Johan Fourie's blog

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Posts Tagged ‘colonisation

How do we build a prosperous, decolonized South Africa?

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I recently attended an academic conference at the University of the Free State on the topic ‘Decolonizing Africa’. Much of the debate was, understandably, about the past: about the lingering effects of the (Atlantic) slave trade, European colonization that included the imposition of largely artificial borders, and the post-colonial failures of independent Africa. But at the final keynote, delivered by Prof Alois Mlambo of the University of Pretoria, the discussion turned to the future. How do we build a prosperous, decolonized South Africa?

One unescapably emotive topic is land reform. The expropriation and dispossession of land in South Africa is the root, many agreed, of the severe levels of inequality that plague the region. But how to correct this past injustice was not so easy; in the audience, too, were several Zimbabwean scholars quite critical of that country’s land reform programme. Over lunch, one Zimbabwean student told me the tragic story of his grandfather, a former farm worker on a white farm turned successful tobacco farmer after land reform, only to lose his land because he was considered ‘too successful’ by the ruling ZANU-PF party. The farm is now dormant.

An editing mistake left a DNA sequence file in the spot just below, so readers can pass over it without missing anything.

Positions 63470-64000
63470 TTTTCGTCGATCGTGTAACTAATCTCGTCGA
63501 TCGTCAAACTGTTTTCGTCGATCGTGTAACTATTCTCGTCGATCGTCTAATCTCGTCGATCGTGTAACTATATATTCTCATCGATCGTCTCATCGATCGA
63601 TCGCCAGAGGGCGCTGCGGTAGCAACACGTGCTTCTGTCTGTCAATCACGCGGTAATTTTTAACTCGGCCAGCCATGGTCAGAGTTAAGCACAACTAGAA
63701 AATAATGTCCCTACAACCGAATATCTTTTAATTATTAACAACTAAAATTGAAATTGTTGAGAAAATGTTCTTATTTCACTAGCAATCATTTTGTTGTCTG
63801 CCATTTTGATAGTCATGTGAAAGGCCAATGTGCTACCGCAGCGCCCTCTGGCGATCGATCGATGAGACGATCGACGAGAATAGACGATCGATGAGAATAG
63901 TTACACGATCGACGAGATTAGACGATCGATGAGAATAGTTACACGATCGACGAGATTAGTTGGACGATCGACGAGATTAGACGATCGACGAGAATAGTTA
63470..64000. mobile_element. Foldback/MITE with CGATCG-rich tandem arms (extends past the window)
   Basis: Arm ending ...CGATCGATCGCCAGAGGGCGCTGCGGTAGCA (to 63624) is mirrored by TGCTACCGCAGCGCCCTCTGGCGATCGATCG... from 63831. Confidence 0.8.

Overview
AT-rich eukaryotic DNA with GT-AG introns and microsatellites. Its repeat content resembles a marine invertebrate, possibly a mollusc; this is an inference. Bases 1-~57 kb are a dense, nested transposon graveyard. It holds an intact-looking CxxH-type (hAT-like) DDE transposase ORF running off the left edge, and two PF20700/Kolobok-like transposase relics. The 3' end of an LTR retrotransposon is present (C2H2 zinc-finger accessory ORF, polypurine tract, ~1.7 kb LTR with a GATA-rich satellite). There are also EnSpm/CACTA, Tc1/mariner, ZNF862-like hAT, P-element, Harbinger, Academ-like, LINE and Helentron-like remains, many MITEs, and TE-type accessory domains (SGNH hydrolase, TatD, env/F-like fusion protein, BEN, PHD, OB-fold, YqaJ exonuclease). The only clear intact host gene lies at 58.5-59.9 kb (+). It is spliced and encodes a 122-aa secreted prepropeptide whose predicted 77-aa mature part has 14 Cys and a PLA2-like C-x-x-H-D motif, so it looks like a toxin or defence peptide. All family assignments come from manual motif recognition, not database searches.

Getting land reform right is fraught with difficulty. Not everyone that suffered land expropriation wants to return to farming – by far the largest number of recipients of successful land claims in South Africa choose the cash instead of the land. (This is often ignored by politicians and commentators when simply taking the hectares transferred as measure of land reform success.)  And even when recipients choose to return to the land, they often struggle to support themselves because of the small size of land allocated, or a lack of capital investment, or a lack of technical or management skills. There are also political consequences: because land recipients, like those in Zimbabwe, often do not receive title deed to the land they are given, they become ensnared by the political party that gave them the land. Why do people still vote for ZANU-PF despite the state of the economy? Because they worry a vote for the opposition means that they might lose their land. Most worryingly, it is often the original farm workers who lose the most, like the Zimbabwean student’s grandfather.

This is not to say that some form of wealth redistribution is not imperative. But whereas land (and the minerals it contained) was clearly the most productive resource when it was expropriated in the nineteenth century (which is the reason it was expropriated), a valid question is whether it still is the most productive. Of course, people value land not only for its economic uses: there are a myriad of historic, cultural and religious reasons why the land of your ancestors are treasured. But as a redistributive policy aimed at creating a more equitable society, is land reform the best way to create prosperity for those who suffered historical injustice?